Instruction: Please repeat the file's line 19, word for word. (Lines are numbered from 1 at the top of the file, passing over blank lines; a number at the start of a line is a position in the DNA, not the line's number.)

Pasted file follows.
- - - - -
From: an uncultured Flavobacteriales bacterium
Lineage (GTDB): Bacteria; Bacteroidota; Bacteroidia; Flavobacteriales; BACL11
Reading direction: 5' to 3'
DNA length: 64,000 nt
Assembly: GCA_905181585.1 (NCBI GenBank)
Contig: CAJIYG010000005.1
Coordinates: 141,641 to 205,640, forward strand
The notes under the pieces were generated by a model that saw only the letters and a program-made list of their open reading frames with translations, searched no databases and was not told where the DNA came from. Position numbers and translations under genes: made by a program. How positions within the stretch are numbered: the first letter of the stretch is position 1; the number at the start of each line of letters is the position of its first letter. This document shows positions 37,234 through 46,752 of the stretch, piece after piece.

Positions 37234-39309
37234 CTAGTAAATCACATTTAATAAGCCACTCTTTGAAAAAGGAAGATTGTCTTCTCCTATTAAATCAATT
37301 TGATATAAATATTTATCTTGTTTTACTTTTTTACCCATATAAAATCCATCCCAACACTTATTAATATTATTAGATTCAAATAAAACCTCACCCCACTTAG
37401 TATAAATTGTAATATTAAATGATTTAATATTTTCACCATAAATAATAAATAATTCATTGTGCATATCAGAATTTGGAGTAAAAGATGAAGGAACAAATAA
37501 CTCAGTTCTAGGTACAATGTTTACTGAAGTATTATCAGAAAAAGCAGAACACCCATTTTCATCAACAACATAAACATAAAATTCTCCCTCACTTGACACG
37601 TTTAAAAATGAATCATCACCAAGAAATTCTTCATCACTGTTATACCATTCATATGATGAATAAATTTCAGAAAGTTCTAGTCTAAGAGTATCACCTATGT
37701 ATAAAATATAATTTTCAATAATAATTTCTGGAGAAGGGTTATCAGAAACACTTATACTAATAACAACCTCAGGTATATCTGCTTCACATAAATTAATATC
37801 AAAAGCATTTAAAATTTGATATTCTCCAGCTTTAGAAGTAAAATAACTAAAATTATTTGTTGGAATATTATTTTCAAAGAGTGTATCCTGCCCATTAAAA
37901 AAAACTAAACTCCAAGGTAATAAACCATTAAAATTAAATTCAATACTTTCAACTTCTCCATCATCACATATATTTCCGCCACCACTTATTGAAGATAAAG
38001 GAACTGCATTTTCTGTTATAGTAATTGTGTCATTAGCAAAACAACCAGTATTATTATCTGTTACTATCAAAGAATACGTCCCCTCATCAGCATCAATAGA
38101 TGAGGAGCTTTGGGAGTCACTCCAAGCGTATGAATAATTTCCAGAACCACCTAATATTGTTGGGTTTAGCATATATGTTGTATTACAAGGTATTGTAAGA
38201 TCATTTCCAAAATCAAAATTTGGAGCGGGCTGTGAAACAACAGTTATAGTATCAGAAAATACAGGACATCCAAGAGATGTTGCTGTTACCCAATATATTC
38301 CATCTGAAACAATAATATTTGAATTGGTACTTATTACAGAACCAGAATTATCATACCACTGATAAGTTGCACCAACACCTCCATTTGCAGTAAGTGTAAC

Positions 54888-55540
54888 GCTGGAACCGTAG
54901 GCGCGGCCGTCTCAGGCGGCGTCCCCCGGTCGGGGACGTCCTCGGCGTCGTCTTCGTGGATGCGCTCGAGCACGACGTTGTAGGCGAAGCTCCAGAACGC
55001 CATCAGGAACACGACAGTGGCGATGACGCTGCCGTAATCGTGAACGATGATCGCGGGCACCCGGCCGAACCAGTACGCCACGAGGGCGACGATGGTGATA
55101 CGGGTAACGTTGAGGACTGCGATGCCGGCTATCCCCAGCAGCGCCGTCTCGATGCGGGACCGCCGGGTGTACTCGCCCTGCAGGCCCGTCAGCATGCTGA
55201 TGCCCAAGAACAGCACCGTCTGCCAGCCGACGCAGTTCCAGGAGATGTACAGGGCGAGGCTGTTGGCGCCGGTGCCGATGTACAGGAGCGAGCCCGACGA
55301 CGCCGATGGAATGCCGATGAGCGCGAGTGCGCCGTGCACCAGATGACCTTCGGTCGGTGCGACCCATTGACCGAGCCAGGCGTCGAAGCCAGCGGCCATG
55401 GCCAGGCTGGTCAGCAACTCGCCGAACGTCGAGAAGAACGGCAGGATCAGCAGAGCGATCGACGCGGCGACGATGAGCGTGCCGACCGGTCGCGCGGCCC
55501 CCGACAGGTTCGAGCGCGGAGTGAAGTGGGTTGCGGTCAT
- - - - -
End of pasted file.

38101 TGAGGAGCTTTGGGAGTCACTCCAAGCGTATGAATAATTTCCAGAACCACCTAATATTGTTGGGTTTAGCATATATGTTGTATTACAAGGTATTGTAAGA